Enrolling in a Juris Doctorate program means immense professional advancement for the paralegal. ''Going to law school meant great professional improvement,'' said Renee Sova, a former paralegal and current Director of Alumni and Advanced Specialty Programs at the American Institute for Paralegal Studies, who decided to attend law school after more than seven years as a paralegal.
Taking the Next Step: Paralegals and Legal Assistants Going to Law School

And the decision to enroll may be beneficial to the firm as well. ''My employers were really the ones to push me to go to law school,'' said Ms. Sova. As the profession continues to evolve and gain respect, law firms realize paralegals' worth and strive to keep valuable employees. In fact, some firms even offer reduced work hours for part-time law students or the prospect of a job upon graduation.

''I think that [going to law school] gave me more credibility and respect in the office,'' said Kathleen Malone, former legal assistant who recently finished law school and passed the Bar Examination in Massachusetts. ''However, some law firms may not be as accommodating,'' Ms. Sova warned. ''The lines between attorney and paralegal are becoming less blurred, and attorneys may be reluctant to let a good legal assistant or paralegal go.'' Ms. Malone agreed, ''Law firms are 'caste' system, and…a firm [may not] see you as a lawyer if you have worked as a secretary [or legal assistant].'' Another potential problem? ''If an employer knows that you want to 'learn the law,' they will not hesitate to dump research projects [on you] and seek to give you things to 'help you learn,''' Ms. Malone recounted.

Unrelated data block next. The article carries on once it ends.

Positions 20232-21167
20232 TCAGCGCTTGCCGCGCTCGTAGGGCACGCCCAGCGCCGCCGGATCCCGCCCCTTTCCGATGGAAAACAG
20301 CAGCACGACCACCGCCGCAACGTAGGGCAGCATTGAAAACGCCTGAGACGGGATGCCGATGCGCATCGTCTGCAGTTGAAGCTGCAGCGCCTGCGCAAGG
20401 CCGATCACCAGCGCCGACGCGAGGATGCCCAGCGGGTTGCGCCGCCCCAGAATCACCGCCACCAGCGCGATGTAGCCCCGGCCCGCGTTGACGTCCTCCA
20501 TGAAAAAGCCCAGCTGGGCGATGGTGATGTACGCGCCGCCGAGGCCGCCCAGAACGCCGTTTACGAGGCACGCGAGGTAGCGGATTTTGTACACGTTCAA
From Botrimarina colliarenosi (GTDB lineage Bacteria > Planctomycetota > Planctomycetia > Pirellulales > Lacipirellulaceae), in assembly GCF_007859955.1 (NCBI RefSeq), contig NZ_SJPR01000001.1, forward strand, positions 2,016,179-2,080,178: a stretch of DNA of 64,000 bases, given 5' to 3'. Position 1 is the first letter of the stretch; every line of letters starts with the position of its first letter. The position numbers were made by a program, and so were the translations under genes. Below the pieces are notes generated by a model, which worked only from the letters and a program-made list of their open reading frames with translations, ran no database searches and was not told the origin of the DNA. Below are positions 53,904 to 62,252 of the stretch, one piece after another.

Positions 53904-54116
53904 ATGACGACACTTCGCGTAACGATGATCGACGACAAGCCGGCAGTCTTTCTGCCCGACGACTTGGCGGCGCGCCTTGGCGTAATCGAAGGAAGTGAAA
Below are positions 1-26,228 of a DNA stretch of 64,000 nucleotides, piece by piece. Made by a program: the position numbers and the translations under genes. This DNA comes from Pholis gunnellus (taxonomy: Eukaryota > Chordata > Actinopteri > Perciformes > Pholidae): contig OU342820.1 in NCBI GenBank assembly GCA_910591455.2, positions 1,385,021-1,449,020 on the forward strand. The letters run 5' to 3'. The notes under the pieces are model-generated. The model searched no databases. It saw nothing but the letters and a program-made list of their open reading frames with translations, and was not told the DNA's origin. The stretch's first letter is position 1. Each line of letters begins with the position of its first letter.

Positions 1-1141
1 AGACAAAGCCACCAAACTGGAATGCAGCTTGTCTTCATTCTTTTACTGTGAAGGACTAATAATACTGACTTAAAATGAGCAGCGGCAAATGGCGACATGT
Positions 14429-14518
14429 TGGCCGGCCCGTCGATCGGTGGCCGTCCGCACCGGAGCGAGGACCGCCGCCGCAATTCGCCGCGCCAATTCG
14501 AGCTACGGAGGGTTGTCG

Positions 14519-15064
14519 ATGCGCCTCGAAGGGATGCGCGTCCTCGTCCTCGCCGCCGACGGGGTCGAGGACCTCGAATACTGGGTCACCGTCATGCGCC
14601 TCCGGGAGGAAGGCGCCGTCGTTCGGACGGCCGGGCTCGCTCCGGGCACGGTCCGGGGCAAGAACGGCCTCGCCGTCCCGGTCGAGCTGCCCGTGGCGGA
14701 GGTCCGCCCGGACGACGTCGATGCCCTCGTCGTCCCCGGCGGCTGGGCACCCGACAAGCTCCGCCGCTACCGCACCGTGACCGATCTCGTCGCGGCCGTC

During the applications process, legal knowledge may not amount to much. ''Getting into law school rarely depends on pre-law courses [or knowledge of the law],'' said Wendy Margolis, Director of Communication for the Law School Admissions Council. ''Writing skills and critical thinking abilities are what count.'' While knowing how law firms work doesn't give candidates an edge, actual work experience may. ''Schools look at each person individually, and work experience is counted as part of the whole,'' Ms. Margolis said.